The National Endowment for the Arts announced that Michael Berry will receive a Literature Translation Fellowship of $12,500 to translate Soft Burial (Ruan mai) by Fang Fang into English. Michael Berry is one of 24 Literature Translation Fellows selected for fiscal year 2021. In total, the Arts Endowment will award $325,000 in grants to support the translation of works written in 16 different languages into English.
“Supporting literary translation not only means that many of the world’s talented writers reach a new audience, but also new and different perspectives and experiences are made available to readers in this country,” said Amy Stolls, director of literary arts at the National Endowment for the Arts. “The Arts Endowment is proud to continue its long history of supporting the art of translation through these 24 fellowships.”
Soft Burial is a work of historical fiction by Fang Fang. Fang Fang (b. 1955), the pen name for Wang Fang, who is best known as the author of Wuhan Diary (2020), which was also translated by Berry. Fang Fang spent most of her childhood in Wuhan and remains one of China’s most prolific writers, with nearly 100 different published editions of her novels, novellas, short stories, and essays. A Soft Burial is generally considered her most important novel of the last 20 years and won the Lu Yao Literature Award after its publication in 2016. It begins with a mysterious protagonist without a name who, decades earlier, was pulled from a river in a state of near-death with a wiped-clean memory. The narrative follows her journey to recovery and the discovery that, as victims of the Land Reform Movement, her entire family was killed and her husband’s family died by mass suicide, their bodies given a “soft burial”—haphazardly buried without a casket. The French edition of Soft Burial was recently awarded the Émile Guimet Prize for Asian Literature. This novel has never before appeared in English.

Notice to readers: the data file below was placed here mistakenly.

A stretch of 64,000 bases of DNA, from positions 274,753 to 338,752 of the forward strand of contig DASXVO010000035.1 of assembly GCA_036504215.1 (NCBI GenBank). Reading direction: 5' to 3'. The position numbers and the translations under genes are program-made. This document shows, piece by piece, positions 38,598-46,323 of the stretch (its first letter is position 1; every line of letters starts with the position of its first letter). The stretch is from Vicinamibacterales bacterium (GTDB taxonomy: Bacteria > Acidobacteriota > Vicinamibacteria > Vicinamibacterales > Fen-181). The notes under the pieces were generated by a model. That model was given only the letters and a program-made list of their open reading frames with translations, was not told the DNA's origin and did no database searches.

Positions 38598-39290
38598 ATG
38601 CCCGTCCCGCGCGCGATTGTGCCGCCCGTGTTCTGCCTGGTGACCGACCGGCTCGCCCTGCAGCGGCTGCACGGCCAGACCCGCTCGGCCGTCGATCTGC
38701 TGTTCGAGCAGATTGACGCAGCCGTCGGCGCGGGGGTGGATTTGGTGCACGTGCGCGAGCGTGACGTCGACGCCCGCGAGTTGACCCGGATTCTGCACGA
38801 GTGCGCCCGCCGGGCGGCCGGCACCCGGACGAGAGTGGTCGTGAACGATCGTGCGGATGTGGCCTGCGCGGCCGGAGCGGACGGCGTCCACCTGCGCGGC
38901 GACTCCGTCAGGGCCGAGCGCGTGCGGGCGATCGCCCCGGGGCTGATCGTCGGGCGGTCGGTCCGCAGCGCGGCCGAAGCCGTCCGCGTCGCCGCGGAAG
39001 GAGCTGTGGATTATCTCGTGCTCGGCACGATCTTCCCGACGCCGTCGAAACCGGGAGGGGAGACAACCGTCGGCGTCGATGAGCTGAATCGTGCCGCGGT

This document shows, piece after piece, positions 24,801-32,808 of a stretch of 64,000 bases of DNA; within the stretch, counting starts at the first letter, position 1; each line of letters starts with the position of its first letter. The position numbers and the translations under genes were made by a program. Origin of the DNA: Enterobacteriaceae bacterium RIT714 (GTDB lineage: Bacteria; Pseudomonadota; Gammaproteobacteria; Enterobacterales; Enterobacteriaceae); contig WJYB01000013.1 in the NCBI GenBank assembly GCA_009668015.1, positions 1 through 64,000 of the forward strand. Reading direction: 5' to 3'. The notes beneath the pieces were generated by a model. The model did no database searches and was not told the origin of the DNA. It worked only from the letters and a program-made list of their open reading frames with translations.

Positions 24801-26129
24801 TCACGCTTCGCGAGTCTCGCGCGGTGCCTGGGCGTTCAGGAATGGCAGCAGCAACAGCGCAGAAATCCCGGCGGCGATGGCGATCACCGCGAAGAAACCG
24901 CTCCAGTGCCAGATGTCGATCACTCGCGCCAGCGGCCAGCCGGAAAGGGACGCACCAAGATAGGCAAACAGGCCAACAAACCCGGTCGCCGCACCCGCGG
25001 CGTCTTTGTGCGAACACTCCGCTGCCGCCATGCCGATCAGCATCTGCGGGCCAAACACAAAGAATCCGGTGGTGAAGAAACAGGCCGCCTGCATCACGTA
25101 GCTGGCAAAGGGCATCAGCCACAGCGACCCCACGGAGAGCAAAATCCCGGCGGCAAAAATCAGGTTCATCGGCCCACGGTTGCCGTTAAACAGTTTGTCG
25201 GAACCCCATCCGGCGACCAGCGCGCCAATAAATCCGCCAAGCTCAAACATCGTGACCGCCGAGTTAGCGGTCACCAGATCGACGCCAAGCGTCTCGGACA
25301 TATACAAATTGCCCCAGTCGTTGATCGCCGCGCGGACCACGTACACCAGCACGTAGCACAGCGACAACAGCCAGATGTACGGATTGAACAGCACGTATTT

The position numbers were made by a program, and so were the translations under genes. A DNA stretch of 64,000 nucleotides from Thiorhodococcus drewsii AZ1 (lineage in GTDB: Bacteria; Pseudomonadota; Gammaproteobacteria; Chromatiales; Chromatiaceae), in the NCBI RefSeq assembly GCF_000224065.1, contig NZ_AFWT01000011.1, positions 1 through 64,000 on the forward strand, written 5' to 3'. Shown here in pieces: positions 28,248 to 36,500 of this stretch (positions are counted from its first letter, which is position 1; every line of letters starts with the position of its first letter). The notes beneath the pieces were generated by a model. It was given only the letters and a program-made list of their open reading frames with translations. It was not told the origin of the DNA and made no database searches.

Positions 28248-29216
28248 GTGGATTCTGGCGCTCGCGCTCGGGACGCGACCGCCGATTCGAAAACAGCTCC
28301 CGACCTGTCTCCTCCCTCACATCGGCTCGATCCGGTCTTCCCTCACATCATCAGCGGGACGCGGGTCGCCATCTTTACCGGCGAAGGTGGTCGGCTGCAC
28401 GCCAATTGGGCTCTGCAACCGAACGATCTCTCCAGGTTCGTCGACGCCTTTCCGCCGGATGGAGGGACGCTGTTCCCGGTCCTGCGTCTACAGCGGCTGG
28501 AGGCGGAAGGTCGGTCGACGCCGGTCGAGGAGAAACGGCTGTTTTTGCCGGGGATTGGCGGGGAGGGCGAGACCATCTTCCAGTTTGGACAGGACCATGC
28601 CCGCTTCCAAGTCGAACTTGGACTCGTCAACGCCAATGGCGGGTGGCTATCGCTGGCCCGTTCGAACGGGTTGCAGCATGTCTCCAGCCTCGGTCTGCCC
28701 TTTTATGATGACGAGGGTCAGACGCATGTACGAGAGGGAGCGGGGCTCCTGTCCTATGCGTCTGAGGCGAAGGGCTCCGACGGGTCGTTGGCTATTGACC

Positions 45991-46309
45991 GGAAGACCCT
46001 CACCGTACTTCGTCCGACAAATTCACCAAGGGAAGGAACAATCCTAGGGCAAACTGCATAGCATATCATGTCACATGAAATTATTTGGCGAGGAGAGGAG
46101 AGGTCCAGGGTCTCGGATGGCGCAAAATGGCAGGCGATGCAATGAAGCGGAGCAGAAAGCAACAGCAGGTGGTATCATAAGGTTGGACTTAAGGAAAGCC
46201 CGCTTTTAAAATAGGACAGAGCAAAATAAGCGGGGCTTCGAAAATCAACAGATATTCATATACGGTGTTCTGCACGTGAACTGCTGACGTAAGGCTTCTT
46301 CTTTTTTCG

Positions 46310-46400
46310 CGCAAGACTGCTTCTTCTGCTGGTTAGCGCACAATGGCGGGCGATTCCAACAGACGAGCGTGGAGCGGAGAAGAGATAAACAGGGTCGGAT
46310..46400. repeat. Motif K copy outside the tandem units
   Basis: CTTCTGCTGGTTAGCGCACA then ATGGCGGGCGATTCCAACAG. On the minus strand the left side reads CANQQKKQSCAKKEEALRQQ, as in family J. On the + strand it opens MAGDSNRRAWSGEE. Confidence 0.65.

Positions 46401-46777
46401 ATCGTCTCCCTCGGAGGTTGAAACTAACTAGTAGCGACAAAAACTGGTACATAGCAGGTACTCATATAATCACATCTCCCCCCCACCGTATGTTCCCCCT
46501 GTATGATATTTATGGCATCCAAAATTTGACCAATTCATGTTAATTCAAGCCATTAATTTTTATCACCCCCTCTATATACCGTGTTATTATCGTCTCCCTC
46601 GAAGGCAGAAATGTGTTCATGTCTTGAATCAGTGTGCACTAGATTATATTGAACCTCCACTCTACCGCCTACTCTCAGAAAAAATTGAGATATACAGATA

Michael Berry is a translator, author, and professor of contemporary Chinese cultural studies in Asian Languages and Cultures and director of the Center for Chinese Studies. A previous National Endowment for the Arts Translation Fellow, Berry’s book-length translations include The Song of Everlasting Sorrow: A Novel of Shanghai by Wang Anyi, shortlisted for the Man Booker International Prize, and To Live by Yu Hua, a selection in the National Endowment for the Arts Big Read library.
Here is the full UCLA Newsroom article.